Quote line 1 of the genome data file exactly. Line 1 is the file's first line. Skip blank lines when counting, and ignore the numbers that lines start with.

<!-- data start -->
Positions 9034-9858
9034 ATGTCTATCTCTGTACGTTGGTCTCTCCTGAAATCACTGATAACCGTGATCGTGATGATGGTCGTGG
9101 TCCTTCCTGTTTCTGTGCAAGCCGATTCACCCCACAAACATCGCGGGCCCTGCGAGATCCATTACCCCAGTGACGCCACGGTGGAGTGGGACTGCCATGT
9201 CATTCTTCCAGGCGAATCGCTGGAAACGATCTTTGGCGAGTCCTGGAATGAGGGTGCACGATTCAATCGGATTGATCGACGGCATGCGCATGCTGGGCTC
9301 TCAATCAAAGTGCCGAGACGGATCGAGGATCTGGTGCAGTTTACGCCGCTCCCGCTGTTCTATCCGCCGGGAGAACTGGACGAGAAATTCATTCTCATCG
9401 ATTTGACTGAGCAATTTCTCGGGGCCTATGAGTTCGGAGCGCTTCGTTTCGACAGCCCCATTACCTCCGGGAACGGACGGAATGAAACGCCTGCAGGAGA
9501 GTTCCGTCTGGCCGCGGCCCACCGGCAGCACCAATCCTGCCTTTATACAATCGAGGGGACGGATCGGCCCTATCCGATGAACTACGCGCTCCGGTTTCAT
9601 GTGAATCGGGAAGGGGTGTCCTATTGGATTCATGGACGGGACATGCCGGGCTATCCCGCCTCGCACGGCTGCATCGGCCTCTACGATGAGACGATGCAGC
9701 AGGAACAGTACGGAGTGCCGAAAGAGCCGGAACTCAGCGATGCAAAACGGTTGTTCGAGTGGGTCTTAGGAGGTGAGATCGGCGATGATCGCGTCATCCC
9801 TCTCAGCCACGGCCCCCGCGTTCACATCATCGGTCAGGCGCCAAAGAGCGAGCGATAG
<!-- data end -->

Positions 9034-9858